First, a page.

A kludgey implementation that struggles at some of the “points” of the zones:

Define a function that takes an equation defining the boundaries and turns it into an inequality satisfied if a point is on the same side of the boundary as the origin is.
PerpBisIneq(pt1_, pt2_) := Block({eq = PerpBis(pt1, pt2)}, If(eq === True, True, If((First(eq) /. {x > 0, y > 0}) > 0, Greater @@ eq, Less @@ eq)) )

Define a function that returns a list of inequalities as functions of the point
{x,y}
.ineqs({x_, y_}) = Flatten(Table(PerpBisIneq({0, 0}, {i, j}), {i, 2, 2}, {j, 2, 2}))

Create a
RegionPlot
defined by the region of the plan in which precisely $n1$ elements ofineqs
areFalse
.brillouinZone(n_) := RegionPlot( Count(ineqs({x, y}), False) == n  1, {x, 5, 5}, {y, 5, 5}, PlotStyle > ColorData(109)(n), PlotPoints > 100)

Plot the Brillouin zones.
Show( Table(ContourPlot(Evaluate@PerpBis({0, 0}, {i, j}), {x, 5, 5}, {y, 5, 5}), {i, 2, 2}, {j, 2, 2}), Table(brillouinZone(n), {n, 1, 5}) )
A few notes on how this could be refined:

The equation for
i = j = 0
always evaluates asTrue
, requiring the first layer of casechecking inPerpBisIneq
. The second layer of casechecking is not necessary ifgamma
is always negative, but I’m not sure if this is the case. 
The setting for
PlotPoints
in the definition ofBrillouinZone
is necessary to get Mathematica to return a “nice” plot. Lower settings cause it to miss some zones entirely. 
There is probably a nicer way of getting Mathematica to logically reduce the condition “precisely $n$ of these inequalities are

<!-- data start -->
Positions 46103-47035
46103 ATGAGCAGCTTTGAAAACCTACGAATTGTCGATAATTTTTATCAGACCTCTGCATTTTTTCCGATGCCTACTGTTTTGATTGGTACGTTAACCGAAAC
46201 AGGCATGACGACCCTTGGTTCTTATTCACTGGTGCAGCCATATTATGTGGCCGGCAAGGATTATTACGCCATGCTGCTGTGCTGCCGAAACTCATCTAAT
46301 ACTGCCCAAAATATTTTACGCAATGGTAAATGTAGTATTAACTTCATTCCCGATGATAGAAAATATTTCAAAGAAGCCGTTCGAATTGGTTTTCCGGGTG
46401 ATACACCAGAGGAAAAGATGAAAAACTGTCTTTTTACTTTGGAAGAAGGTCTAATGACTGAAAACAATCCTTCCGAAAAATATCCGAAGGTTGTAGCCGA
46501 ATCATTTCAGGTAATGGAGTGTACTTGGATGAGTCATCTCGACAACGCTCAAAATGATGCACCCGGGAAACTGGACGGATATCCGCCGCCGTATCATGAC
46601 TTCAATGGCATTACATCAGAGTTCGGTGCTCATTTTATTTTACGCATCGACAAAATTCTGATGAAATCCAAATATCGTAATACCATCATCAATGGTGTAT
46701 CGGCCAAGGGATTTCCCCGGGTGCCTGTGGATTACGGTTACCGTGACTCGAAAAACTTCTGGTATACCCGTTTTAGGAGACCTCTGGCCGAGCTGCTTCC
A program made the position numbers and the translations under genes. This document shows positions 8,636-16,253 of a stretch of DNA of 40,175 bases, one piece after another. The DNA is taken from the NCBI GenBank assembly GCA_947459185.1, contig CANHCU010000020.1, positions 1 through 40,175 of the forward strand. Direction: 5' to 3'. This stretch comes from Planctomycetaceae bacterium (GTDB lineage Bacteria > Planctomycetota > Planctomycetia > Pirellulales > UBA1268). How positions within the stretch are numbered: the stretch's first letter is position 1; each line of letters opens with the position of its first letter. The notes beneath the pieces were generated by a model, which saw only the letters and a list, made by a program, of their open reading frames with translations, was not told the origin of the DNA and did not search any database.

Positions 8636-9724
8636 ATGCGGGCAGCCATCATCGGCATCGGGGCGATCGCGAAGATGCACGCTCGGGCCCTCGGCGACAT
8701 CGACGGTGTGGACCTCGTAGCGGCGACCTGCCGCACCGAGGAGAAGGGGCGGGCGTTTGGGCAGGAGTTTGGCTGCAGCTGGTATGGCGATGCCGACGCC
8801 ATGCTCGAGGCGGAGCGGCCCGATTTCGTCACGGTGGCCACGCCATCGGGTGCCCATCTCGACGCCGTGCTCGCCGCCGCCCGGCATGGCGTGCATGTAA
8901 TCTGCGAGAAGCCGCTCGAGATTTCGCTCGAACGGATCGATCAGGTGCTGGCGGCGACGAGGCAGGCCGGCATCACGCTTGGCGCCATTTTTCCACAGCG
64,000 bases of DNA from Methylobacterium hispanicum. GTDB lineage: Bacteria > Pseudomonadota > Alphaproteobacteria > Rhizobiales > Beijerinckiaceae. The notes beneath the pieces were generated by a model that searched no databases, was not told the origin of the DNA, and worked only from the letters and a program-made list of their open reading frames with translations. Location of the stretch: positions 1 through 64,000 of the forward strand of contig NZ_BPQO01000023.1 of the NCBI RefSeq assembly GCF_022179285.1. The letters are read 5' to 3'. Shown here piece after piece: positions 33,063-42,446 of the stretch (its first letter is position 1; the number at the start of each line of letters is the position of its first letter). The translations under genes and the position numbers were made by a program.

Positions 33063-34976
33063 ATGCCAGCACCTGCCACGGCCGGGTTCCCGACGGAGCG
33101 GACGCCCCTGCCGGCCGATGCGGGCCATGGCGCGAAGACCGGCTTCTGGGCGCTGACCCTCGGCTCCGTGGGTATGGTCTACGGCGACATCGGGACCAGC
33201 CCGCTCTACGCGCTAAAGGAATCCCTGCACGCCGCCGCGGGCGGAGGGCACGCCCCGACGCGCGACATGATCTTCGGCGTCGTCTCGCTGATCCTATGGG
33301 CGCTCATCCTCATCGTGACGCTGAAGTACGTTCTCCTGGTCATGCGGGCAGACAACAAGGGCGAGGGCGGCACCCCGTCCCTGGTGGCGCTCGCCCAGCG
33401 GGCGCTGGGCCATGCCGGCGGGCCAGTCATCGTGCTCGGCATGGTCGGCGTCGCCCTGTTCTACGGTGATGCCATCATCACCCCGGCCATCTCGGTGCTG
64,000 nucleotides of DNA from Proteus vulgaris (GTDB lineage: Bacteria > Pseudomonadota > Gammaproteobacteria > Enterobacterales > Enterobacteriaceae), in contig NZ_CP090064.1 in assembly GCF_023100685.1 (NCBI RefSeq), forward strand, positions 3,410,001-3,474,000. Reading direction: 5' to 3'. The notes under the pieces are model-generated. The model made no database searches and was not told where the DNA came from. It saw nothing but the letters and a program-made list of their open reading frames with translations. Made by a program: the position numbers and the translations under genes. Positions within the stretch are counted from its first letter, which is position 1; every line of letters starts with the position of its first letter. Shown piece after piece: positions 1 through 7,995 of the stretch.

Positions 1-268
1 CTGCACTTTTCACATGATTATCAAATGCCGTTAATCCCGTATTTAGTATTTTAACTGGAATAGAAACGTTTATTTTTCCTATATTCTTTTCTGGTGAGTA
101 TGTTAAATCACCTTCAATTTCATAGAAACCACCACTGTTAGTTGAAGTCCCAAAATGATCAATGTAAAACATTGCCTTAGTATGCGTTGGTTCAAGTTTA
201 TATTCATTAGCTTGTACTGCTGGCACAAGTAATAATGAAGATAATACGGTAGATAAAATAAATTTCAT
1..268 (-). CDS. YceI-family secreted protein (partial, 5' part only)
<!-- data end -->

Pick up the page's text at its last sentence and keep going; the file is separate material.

False
” than the way that I’ve done it, in which Mathematica is (I think) effectively sampling the plane pointwise. I suspect there’s a way to do it withReduce
or something similar, but I’m not immediately sure what it is. 
The color scheme can be changed by substituting another number for
109
in the definition ofBrillouinZone
.
EDIT: I was able to use Reduce
to find a set of logical predicates for the nth Brillouin zone. But it’s ugly as sin and slow as molasses, so I can’t say I recommend it. It might, however, be helpful if you ever need to rigorously define a Brillouin zone (for, say, some kind of integration), so I’m including it for reference.
Brillouinpred({x_, y_}, n_) :=
Reduce(Or @@ Apply(And, Subsets(ineqs({x,y}),{Length(ineqs({x, y}))  (n + 1)}), {1}) &&
! (Or @@ Apply(And, Subsets(ineqs({x,y}), {Length(ineqs({x, y}))  n}), {1})))
This returns a logical condition on x
and y
which is True
if {x,y}
is in the nth Brillouin zone and False
otherwise. This is done by noting that if we have a set of $N$ predicates $P = {P_1, P_2, …, P_N}$, then the statement that “no more than $m$ of the predicates are true” is equivalent to
$$
mathcal{P}_m = bigvee_{Q subset P,, Q = Nm} left( bigwedge_{P_i in Q} P_i right).
$$
The outer “or” runs over all subsets of cardinality $Nm$, and the inner “and” runs over the elements of each such subset. One can then construct the predicate “exactly $m$ predicates are true” by demanding that $mathcal{P}_m wedge neg mathcal{P}_{m1}$. The code above explicitly constructs this statement and then applies Reduce
to it for simplification purposes. However, note that this creates a set of ${N choose m}$ logical predicates, each containing $Nm$ subpredicates, as an intermediate step; so Mathematica takes some time to solve this.